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Published July 30, 2018
University of Wyoming Professor Martin Agran is part of a research team that recently received a nearly $1.4 million grant to examine relationships between educational placement and outcomes of elementary students with significant cognitive disabilities (SCD).
Agran, who coordinates the Special Education Program in the College of Education, will serve as a co-principal investigator for the project, “Factors Contributing to Academic, Social/Communication, and Behavioral Outcomes for Elementary Students with the Most Significant Cognitive Disabilities.”
The three-year project is funded by the Institute of Education Sciences (IES), the statistics, research and evaluation arm of the U.S. Department of Education. Jennifer Kurth, of the University of Kansas, will lead the project. The other team members are researchers from the University of Kansas, University of Utah, University of North Carolina-Greensboro and University of Northern Colorado.
Agran says his involvement with the project will enhance the College of Education’s visibility as a research center and as a leader in the preparation of special education professionals.
The research team will collect and analyze data from about 150 elementary school students with SCD in approximately 76 schools in Wyoming and across the nation to learn more about how classroom placement affects academic, social and behavioral outcomes.
In self-contained classrooms, students with disabilities are grouped together and separated from their peers to provide the students with specialized interventions and support. Inclusive classrooms educate students with and without disabilities together in hopes that the students with disabilities will benefit by being included in a classroom with their peers.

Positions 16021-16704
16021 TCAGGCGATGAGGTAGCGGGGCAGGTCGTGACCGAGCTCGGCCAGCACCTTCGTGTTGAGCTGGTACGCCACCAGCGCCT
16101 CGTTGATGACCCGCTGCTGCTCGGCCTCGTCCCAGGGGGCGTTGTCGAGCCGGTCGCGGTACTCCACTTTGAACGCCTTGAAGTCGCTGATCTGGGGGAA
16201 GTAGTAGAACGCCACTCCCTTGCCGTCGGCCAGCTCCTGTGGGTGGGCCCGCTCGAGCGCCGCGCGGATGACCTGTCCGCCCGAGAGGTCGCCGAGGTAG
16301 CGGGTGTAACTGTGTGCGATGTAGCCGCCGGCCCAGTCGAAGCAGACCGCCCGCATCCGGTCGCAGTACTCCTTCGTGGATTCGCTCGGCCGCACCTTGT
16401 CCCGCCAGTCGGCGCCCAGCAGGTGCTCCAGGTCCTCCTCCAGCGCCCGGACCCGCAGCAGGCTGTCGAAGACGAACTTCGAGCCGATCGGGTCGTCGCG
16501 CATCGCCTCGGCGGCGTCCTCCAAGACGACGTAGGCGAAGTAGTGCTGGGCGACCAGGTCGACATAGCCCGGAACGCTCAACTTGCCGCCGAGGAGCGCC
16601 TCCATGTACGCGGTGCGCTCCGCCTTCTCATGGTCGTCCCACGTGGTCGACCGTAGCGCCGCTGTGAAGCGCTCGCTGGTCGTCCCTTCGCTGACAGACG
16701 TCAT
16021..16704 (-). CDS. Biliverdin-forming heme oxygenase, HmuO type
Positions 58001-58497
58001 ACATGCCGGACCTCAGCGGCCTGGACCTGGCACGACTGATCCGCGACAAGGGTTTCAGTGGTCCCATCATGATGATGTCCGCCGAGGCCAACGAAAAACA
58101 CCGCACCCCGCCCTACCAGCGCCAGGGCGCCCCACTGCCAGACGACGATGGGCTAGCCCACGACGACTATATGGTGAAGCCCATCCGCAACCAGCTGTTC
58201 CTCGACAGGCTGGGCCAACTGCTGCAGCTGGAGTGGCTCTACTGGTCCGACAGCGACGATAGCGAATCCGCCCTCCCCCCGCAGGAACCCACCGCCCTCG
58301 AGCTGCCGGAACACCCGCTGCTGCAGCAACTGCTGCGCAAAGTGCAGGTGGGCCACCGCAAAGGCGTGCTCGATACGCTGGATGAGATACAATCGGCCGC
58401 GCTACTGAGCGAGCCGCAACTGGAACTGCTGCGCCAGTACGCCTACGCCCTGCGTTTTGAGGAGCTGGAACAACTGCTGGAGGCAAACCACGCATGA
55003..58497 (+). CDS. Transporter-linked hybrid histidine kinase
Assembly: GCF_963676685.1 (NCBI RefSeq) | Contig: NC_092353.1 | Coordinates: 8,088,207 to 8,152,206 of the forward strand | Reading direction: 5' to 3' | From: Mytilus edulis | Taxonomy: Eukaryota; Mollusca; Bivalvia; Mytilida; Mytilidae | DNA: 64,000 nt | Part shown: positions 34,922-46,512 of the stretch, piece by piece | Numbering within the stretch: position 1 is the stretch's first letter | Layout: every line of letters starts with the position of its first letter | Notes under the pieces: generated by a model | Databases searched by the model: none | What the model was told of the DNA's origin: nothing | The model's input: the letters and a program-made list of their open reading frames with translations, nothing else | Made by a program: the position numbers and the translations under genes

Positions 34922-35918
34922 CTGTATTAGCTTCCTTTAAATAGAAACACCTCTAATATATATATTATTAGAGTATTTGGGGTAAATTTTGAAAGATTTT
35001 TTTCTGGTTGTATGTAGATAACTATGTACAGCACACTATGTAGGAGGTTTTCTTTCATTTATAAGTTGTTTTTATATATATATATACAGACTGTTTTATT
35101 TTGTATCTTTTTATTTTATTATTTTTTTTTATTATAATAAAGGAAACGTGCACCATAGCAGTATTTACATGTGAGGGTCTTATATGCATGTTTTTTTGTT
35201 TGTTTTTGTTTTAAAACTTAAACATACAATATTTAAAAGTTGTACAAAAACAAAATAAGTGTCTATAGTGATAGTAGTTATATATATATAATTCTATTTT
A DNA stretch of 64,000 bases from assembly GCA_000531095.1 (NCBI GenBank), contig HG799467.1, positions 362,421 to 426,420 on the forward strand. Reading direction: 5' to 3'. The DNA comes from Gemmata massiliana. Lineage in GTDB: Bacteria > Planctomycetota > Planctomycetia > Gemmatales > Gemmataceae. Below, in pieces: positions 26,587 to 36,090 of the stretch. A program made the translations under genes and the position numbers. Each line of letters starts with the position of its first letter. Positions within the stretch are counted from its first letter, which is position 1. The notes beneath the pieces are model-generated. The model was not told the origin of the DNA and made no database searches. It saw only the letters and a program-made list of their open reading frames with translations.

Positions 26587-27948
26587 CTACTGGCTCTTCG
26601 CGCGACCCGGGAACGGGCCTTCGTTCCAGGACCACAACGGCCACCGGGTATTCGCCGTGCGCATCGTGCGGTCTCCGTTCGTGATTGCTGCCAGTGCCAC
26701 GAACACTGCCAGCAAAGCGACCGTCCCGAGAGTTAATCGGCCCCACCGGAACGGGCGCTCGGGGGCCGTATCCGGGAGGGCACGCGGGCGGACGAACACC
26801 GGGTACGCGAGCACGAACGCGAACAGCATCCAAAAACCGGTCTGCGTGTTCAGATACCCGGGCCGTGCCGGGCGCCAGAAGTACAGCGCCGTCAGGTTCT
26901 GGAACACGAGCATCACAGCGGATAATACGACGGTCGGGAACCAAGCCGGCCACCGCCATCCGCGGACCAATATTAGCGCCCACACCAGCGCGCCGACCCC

Existing research suggests that self-contained, restrictive classrooms do not produce better learning outcomes than more inclusive settings. It is thought that an inclusive classroom might provide a student with better opportunities to make friends, improve social and communication skills, and increase learning outcomes. An inclusive environment also could benefit others in the classroom by encouraging social acceptance for those with disabilities by peers, teachers and administrators, researchers say.
“In special education, we have been advocates for inclusion for a long time; however, our advocacy was largely based on civil rights and moral values,” Agran says. “This project will, hopefully, provide empirical evidence to support inclusive placements.”
The College of Education includes discussions about inclusion in the curriculum for special education certificate and endorsement programs. Agran believes this new study will provide more in-depth data to support the faculty recommendations on the subject.
“The findings of this project may have a significant impact on the quality of education students with severe disabilities receive,” Agran says. “With greater empirical evidence to support more inclusive classroom placements, we can potentially promote inclusion, affect state policy and improve educational outcomes for students with intellectual and developmental disabilities.”
About the Institute of Education Sciences
IES is an independent and nonpartisan group that strives to provide scientific evidence as a base to guide education practice and policy, and to share information with educators, parents, policymakers, researchers and the public. The group’s work addresses school readiness and education from infancy through adulthood and includes populations such as English learners and students with disabilities.